The director returned to a more accessible form with "The Cook, the Thief, His Wife and Her Lover" (1989), a visceral study of haute cuisine, adultery and murder centered on a riveting performance by Michael Gambon as a sadistic, foul-mouthed gangster. Thanks to its relatively conventional narrative and its violent, controversial imagery, "The Cook" brought Greenaway his first substantial recognition in the US. His "Death in the Seine," also released in 1989, was one of Greenaway's fine and pedantic catalogue films, a potently morbid taxonomy of all drowning victims in the Parisian river between 1795 and 1801 that ended up not being bought by British TV as promised.

Greenaway followed with "Prospero's Books" (1991), a film which elicited a great variety of opinion, from claims of the work's near divinity as an intertextual late modernist revision of Shakespeare's "The Tempest" to a view of it as an airless work, a connoisseur's film, jam-packed with visual marginalia and pretense. Here the listing was of the 24 tomes the Bard's wizard brought with him to his island of exile. This prolific period was capped by "Darwin" (1992), a strenuous revision of the biopic genre, and "The Baby of Macon" (1993), another grim semi-satire set in an imaginary court of the Medicis in 17th century and the second part of a historical trilogy that started with "Prospero's Books."

VIEW THE FULL BIOGRAPHY

Filmographyclose complete filmography

DIRECTOR:

3.
8.
  8 1/2 Women (1999) Director
9.
  Lumiere Et Compagnie (1996) Featured Director
10.
  Pillow Book, The (1995) Director

CAST: (feature film)

1.
 Act of God (2009)
2.
 Act of God (2009)
3.
VIEW THE FULL FILMOGRAPHY

Milestones close milestones

:
Family moved to Essex when Greenaway was two
:
Raised in Chingford
1964:
Exhibited paintings at the Lord's Gallery in England
1965:
Began working as film editor (including editing several documentaries for the Central Office of Information)
1966:
Directed first film, "Train"
1975:
Filmed "Windows"
1978:
Edited, directed, scripted, designed, and made maps for own film, "A Walk Through H"
1978:
Produced first film (also directed, scripted, and photographed), "Vertical Features Remake"
1980:
First feature-length film, the semi-documentary, "The Falls"
1982:
First completely fictional feature-length film and first American release, "The Draughtsman's Contract"
1989:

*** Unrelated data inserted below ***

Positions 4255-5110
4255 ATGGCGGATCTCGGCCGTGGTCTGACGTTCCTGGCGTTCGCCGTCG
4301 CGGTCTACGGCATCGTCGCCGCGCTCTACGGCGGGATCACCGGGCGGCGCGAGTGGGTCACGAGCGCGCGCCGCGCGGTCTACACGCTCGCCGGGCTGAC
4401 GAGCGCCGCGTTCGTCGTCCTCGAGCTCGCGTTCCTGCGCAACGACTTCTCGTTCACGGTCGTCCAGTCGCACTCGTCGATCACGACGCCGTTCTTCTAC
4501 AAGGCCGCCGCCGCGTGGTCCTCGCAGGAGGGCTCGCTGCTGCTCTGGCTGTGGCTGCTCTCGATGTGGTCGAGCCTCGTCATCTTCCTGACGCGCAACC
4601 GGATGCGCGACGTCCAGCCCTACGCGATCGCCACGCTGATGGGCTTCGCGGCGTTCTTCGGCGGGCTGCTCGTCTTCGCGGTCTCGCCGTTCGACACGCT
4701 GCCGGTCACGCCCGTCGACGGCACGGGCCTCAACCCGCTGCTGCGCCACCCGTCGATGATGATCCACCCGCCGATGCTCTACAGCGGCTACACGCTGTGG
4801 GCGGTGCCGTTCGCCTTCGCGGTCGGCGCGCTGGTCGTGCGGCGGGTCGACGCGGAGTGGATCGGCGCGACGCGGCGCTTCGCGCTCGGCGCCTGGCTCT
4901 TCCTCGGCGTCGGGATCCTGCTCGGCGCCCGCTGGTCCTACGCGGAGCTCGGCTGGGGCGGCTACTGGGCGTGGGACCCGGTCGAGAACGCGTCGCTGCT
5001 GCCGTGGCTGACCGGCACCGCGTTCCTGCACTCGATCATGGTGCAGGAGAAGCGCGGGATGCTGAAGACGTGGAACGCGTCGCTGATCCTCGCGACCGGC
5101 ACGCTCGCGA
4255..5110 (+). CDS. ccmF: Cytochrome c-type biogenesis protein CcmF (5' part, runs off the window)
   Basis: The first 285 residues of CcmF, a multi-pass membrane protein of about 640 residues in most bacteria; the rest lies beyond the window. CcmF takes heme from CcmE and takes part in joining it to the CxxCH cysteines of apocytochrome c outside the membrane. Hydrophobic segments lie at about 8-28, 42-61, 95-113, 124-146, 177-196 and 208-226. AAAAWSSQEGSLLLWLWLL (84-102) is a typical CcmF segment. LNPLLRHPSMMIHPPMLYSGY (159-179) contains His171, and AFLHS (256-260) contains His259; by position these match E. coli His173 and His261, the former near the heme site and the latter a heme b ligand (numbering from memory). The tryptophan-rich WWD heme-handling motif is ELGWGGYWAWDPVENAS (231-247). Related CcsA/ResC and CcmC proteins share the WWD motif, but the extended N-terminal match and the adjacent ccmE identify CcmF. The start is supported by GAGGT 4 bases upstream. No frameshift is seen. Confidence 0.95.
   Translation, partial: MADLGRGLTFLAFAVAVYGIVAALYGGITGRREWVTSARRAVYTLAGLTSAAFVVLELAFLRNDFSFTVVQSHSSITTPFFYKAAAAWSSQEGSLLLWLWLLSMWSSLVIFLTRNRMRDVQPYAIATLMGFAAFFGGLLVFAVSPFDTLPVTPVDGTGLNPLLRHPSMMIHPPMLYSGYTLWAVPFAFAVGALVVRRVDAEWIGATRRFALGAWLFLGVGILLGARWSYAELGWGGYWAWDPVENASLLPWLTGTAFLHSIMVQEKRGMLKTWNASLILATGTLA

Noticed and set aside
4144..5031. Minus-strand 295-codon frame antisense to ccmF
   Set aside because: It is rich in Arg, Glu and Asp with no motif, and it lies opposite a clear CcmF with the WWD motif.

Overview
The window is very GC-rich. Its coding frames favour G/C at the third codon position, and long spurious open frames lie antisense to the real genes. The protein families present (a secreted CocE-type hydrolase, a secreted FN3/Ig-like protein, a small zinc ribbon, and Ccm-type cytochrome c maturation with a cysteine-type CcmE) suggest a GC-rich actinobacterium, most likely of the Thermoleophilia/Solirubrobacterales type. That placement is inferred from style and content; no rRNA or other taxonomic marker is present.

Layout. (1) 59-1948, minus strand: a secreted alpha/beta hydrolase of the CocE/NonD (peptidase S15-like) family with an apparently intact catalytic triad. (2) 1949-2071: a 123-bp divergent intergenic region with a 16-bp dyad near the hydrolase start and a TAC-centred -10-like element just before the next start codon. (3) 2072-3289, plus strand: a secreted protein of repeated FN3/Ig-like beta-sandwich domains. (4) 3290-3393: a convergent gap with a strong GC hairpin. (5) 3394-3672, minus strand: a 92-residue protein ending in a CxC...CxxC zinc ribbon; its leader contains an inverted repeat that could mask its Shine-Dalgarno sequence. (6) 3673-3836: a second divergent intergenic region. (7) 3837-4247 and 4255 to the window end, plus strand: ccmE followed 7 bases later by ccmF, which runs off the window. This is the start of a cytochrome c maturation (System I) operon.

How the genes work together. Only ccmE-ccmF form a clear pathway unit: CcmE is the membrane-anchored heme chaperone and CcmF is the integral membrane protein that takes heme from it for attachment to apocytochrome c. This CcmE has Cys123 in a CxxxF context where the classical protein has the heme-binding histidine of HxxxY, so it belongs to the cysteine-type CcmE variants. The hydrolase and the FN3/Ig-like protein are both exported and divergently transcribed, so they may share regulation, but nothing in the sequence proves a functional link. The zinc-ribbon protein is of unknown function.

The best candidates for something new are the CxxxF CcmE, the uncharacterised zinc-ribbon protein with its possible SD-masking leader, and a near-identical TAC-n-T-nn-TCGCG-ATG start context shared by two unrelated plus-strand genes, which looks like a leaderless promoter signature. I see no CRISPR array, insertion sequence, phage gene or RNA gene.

Helmed the controversial drama "The Cook, the Thief, His Wife and Her Lover"
1991:
Directed John Gielgud in "Prospero's Books", a loose adaptation of Shakespeare's "The Tempest"
1996:
Crafted the visually stunning, if emotionally chilly "The Pillow Book"
VIEW ALL MILESTONES

Education

Walthamstow College of Art: -

Notes

Created an Officer of the Order of Arts and Letters by the French government in 1998

There is a website devoted to Greenaway at www.december.org/pg

"Cinema is far too rich and capable a medium to be merely left to the storytellers." --Peter Greenaway (Production notes for "A Zed & Two Noughts")

"Peter Greenaway makes movies that offer viewers little comfort; his plots are not the sort that can be wrapped up with one final, lingering kiss. His films are deeply carnal, but the sexuality he depicts yields little pleasure. And it seems, he delights in filming bodily functions. Yet when the English director insists that his is a 'cinema of esthetics,' one has to agree. Mr. Greenaway designs his movies to be beautiful." --Karrie Jacobs in THE NEW YORK TIMES, April 21, 1991

Greenaway has produced several paintings, novels and illustrated books.

"Cinema is more powerful than the other so-called serious arts. We must insure that it contains challenging and provocative ideas." --From THE NEW YORK TIMES, February 6, 1994

Companions close complete companion listing

wife:
Carol Greenaway. Potter. Separated.
companion:
Saskia Boddeke. Director.

Family close complete family listing

daughter:
Hannah Greenaway. Art student.
daughter:
Jessica Greenaway. Art student.

Bibliography close complete biography

"L'Avant Scene"
"A Zed & Two Noughts" Faber and Faber
"Being Naked--Playing Dead: The Art of Peter Greenaway" Manchester University Press
"The Films of Peter Greenaway"
VIEW COMPLETE BIBLIOGRAPHY